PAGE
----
In episode 13 of our podcast, Growing Stronger, Tanya Chapman discusses cases of informal wills – that is wills that don’t quite meet the legal requirements to be a valid will, in particular, the requirements that the will be in writing and signed by the testator in the presence of two witnesses.
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Case: Re Marion Moyne Demowbray (unreported Burns J No 2443 of 2018); Re Estate of Carrigan  QSC 206; Re Estate of Wai Fun Chan  NSWSC 1107; Estate of Peter Anthony Pitman  WASC 237
Warning: this episode discusses cases of suicide that might be triggering. Listener discretion is advised.
We’re looking at a couple of cases from various jurisdictions today – in the different jurisdictions, different legislation applies.
While this podcast is aimed to be informative, it is not intended to be a substitute for legal advice. For any matter we discuss, we summarise, skip over parts that may be too technical and only generalise. You should still see a solicitor for complete advice that relates directly to your particular situation.
Today we’re going to look at wills that have not been written – wills that are video recordings and voice recordings. We’re going to look at whether these can be enforced and demonstrate how not doing a written will can cause your estate significant delay and additional expense.
Case #1: Re: Marian Moyne Demowbray
In May 2017, Marian Demowbray was in hospital and not expected to live. She hadn’t done a will and with the help of some friends filmed a video will. She was given the opportunity to do a formal will with a lawyer, but refused. Marian died 12 days after having made her video will. The matter was taken to the Supreme Court of Queensland to determine whether the video recording was an informal will that could be admitted to probate.
Case #2: Re Estate of Carrigan  QSC 206
In January 2017, the husband died in his home from a self-inflicted gunshot wound. At the time, he was involved in a number of legal disputes in relation to his business. Just before he died, the husband left a voice mail on the mobile of his friend and about 30 minutes later also did an audio recording on a mini tape recorder of what he wanted to happen to his assets after his death. The wife applied to the Supreme Court for orders that the tape recorded message formed part of the husband’s last will.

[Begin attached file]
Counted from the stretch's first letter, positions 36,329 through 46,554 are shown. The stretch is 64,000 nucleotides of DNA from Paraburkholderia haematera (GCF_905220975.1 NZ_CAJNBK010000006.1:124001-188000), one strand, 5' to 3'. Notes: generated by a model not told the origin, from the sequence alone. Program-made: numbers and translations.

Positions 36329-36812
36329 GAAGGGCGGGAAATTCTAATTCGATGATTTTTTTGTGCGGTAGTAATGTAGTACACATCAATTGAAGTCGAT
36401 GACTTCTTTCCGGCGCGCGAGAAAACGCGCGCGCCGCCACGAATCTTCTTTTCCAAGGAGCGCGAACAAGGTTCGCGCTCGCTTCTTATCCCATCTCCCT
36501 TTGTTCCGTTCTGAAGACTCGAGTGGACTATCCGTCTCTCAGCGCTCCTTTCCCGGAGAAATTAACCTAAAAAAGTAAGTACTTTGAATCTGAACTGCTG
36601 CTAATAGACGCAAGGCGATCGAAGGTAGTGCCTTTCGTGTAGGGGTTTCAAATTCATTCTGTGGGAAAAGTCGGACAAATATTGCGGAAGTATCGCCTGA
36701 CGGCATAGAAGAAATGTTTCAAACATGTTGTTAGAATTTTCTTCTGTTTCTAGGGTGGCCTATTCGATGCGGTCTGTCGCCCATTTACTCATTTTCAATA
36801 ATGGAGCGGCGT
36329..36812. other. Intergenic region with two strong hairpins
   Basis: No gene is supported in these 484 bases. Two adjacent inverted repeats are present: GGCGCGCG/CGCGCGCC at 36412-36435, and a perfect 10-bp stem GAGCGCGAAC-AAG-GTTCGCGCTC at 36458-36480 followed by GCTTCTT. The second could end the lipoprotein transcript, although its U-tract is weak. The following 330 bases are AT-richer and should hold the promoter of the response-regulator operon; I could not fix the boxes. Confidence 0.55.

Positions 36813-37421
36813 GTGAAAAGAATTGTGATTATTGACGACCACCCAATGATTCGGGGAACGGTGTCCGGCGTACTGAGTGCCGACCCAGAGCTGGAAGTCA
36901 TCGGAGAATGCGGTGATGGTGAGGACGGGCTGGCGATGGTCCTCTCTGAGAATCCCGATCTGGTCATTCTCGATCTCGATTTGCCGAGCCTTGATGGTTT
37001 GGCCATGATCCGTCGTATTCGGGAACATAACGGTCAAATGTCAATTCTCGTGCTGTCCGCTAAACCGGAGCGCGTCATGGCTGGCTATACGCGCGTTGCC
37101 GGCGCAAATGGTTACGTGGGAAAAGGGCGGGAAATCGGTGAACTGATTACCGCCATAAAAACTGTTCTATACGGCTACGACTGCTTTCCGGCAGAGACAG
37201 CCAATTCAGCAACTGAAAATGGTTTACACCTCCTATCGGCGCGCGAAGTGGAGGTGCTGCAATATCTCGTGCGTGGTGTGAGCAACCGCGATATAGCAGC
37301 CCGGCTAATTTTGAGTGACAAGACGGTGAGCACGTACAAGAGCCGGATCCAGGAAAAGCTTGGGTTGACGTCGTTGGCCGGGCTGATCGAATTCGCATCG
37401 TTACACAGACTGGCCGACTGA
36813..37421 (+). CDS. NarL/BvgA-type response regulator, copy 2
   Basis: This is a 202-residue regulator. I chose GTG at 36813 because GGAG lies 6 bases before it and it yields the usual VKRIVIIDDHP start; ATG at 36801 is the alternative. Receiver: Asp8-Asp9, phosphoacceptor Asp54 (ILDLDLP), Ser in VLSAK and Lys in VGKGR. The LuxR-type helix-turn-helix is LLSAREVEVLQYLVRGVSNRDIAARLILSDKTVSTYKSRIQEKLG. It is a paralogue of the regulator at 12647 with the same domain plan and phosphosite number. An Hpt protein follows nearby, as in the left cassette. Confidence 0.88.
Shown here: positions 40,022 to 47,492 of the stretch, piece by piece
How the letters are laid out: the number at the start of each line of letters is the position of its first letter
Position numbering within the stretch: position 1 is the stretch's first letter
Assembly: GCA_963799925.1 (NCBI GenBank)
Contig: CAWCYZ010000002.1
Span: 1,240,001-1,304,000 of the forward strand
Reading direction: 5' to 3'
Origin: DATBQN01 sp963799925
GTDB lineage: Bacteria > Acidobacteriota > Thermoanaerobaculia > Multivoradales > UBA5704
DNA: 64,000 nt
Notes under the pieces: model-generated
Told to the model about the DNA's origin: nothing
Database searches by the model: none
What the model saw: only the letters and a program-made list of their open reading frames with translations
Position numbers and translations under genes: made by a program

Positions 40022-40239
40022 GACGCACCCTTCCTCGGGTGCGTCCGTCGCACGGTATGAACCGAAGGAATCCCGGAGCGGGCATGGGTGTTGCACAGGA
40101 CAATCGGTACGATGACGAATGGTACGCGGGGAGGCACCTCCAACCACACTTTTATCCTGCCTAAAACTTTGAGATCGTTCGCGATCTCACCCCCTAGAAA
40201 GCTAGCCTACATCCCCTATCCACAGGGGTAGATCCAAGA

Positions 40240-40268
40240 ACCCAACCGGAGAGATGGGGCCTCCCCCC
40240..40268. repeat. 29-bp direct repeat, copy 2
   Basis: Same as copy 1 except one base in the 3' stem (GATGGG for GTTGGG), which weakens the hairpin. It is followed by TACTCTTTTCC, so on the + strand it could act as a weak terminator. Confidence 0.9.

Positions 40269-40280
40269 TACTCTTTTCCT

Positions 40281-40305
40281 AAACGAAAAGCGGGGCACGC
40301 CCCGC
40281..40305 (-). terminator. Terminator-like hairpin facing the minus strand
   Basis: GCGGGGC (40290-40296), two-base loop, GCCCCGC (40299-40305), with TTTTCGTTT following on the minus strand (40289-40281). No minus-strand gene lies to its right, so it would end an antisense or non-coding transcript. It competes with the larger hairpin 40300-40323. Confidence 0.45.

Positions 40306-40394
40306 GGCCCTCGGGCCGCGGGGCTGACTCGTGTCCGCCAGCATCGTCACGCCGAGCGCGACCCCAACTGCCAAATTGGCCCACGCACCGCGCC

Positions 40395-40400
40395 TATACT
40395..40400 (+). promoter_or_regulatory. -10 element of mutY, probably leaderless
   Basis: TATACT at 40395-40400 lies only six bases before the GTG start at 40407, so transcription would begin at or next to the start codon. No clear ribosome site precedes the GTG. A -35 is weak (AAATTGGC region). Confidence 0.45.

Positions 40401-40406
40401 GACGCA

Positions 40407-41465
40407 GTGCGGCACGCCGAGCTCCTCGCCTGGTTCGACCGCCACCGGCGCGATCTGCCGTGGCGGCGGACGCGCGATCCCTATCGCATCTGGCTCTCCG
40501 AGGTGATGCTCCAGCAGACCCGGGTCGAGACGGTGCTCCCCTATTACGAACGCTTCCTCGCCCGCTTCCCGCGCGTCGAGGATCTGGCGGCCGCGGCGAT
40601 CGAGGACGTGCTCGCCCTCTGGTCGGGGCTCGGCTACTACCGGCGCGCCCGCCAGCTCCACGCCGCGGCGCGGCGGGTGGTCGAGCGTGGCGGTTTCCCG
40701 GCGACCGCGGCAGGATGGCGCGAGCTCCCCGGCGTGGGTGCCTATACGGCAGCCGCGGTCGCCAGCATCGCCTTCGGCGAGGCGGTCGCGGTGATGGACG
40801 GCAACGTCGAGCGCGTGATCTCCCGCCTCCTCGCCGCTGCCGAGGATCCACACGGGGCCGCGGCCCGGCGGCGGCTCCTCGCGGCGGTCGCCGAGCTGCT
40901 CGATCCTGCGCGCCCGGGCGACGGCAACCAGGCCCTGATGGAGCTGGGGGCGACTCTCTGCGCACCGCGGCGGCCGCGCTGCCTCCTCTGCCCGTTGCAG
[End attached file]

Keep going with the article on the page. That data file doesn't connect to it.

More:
Case #3: Estate of Peter Anthony Pitman  WASC 237
Peter Pitman died without a formally valid will, but after his death, 4 video files were found on his computer. The original document is all important, and that applies even if the original is not a written document. In this case, the Registrar was presented with a USB thumb drive that had the four video files on it. The applicants stated that they had found the four video files on a hard drive the deceased had attached to his computer. So the court noted that they hadn’t been given the original, but a copy. The other problem was the quality of the recordings. The video and audio were massively out of sync. This made creating an accurate transcript pretty impossible. Could any of the 4 video files constitute an informal will?
Case #4: Re Estate of Wai Fun Chan  NSWSC 1107
This case brings up another interesting conundrum with informal wills. With a written rule, the testator needs to sign before two adults, who also sign the will affirming that they saw the testator sign. There is a rule that if one of the witnesses is a beneficiary in that will, the gift to them fails. What does this mean when the will is a video will and the person behind the camera – who could be considered the witness – is a beneficiary? Does the rule apply? In this case, the witnesses to the making of the video will were not only present, they were directly involved in the making of the video which the Court found made them as involved as the attesting witnesses that would sign as witnesses on a written will.
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